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Cycling beefs up testing

PARIS -- Cycling's governing body will use target testing and blood profiling to beef up its anti-doping program and try to restore credibility to the sport.

The initiative, called "100 percent against doping," was unveiled yesterday by UCI president Pat McQuaid.

He said riders or teams suspected of engaging in doping practices will be targeted "to reduce the amount of possibility of anyone slipping through the net."

The program will single out "riders we might think might be up to something, riders who are in training camps preparing for major events."

The measures were announced two days before the start of the Paris-Nice race, the first event of the elite ProTour series.

"We want to win back 100 percent confidence in our sport," UCI anti-doping manager Anne Gripper said.

All ProTour riders will undergo at least one out-of-competition urine test per year. All teams will be subject to prerace blood screenings on four occasions during the season, and unannounced random blood and urine tests will be conducted out of competition.

To get around any legal and ethical issues, riders must sign an agreement to say they will provide a DNA sample if required to do so.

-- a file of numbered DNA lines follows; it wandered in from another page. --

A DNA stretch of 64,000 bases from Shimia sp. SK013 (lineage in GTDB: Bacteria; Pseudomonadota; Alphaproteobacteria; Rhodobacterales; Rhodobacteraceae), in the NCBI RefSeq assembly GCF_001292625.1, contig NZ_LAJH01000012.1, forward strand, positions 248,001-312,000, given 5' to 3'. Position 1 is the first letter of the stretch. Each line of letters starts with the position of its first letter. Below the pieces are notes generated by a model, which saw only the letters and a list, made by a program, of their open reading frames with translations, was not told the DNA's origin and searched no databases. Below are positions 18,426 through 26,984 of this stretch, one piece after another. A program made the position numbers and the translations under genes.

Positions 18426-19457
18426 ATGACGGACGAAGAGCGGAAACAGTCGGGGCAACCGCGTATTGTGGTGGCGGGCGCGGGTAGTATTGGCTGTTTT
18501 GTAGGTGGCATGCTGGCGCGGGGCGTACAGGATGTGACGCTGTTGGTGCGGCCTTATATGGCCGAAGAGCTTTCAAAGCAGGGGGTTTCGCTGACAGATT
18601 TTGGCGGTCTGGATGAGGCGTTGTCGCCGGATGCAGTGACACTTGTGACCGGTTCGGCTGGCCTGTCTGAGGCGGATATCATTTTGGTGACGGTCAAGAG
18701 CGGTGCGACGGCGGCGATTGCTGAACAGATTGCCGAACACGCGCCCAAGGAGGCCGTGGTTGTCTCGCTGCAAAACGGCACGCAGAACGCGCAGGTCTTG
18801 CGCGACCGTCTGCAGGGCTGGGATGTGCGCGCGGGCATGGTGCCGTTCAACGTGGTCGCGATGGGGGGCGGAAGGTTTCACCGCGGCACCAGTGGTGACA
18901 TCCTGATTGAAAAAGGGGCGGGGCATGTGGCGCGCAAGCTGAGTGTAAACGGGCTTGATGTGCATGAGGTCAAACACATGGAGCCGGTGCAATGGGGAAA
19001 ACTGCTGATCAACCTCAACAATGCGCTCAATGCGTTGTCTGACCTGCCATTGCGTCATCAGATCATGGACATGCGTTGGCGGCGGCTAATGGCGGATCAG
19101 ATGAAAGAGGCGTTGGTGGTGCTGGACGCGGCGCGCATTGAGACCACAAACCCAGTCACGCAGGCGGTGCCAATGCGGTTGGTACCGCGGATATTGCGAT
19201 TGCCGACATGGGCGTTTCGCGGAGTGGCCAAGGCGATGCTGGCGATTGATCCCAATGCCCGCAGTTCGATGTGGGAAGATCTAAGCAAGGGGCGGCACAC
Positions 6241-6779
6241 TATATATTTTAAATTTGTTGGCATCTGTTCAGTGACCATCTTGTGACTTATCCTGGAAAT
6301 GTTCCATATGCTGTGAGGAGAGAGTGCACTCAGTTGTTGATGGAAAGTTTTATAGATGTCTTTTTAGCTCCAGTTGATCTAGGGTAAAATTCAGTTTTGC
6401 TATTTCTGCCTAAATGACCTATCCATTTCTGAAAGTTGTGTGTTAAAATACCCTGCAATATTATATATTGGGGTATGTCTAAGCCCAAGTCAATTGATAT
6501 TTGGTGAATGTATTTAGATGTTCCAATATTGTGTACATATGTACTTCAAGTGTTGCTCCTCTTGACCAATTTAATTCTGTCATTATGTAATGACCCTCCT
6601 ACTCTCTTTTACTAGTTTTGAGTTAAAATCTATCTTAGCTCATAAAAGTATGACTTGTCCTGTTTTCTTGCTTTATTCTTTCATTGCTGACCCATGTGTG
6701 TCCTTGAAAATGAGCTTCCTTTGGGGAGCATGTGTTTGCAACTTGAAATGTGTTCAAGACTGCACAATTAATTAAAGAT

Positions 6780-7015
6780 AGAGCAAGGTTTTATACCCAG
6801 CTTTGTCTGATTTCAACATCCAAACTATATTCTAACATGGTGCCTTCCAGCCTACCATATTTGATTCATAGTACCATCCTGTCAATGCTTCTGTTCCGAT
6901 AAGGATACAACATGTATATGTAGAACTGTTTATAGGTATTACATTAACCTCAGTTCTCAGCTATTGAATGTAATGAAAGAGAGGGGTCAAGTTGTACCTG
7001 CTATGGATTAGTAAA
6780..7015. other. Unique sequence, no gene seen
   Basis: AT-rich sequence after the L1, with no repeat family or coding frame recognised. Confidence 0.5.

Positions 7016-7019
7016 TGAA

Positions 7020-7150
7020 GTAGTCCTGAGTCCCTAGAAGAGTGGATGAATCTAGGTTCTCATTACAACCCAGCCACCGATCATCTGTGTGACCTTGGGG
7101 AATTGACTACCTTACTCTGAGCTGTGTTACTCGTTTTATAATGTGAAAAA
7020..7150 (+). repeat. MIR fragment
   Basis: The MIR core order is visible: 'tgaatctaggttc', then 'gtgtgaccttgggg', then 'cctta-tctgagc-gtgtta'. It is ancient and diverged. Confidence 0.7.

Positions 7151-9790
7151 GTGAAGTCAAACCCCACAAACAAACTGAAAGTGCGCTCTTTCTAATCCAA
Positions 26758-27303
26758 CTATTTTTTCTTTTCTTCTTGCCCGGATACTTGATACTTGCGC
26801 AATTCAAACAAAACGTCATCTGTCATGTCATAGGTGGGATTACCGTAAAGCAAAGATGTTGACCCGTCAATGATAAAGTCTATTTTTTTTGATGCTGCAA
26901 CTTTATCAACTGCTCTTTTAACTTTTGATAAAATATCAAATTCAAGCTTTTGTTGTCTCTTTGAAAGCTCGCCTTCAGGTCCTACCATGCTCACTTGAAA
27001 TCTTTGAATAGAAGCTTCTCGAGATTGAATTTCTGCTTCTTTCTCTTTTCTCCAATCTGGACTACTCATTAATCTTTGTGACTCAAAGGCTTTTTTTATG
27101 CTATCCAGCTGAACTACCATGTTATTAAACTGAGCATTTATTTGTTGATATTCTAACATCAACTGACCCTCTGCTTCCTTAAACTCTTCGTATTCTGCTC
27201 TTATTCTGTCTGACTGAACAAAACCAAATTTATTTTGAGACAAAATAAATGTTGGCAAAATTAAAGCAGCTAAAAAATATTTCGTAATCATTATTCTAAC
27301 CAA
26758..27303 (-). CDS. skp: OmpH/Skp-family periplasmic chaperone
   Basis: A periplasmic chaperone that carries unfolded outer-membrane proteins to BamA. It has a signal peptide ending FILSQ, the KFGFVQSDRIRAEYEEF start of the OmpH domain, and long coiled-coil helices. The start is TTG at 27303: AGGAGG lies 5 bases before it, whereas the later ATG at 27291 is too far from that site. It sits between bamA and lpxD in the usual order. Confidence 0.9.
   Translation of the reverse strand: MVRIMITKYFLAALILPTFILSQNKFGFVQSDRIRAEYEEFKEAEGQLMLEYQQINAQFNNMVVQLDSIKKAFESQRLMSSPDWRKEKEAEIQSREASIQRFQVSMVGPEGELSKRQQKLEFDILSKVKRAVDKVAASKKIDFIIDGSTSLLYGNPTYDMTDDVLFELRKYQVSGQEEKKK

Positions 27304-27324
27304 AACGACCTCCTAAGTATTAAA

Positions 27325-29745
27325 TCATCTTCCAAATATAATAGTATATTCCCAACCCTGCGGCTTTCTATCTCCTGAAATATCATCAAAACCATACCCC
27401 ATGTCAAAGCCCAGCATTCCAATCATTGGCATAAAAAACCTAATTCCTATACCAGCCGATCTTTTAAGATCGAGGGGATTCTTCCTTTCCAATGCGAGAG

This would normally only apply in major criminal cases such as "Operation Puerto," the Spanish blood-doping investigation which led to Jan Ullrich, Ivan Basso, and other riders being kept out of last year's Tour de France.

Gripper said riders will have a blood profile and further research could lead to the creation of a steroid profile.

"One hundred percent of ProTour riders will agree to participate in research and develop new tests," Gripper said.

McQuaid put the total cost of implementing the program at $1.32 million.

Cycling was rocked last year when Tour de France winner Floyd Landis tested positive for elevated testosterone to epitestosterone levels. He denies doping and is attempting to clear his name.

No representatives of the three major races -- the Tour de France, Giro d'Italia, and Spanish Vuelta -- were present, but McQuaid was confident they will support the program.

"At the end of the day, to make it happen we all have to contribute," McQuaid said. "I can't imagine anybody in the ProTour or at the top level of cycling saying, 'No, I'm not playing my part in this.' It's in the general good of cycling."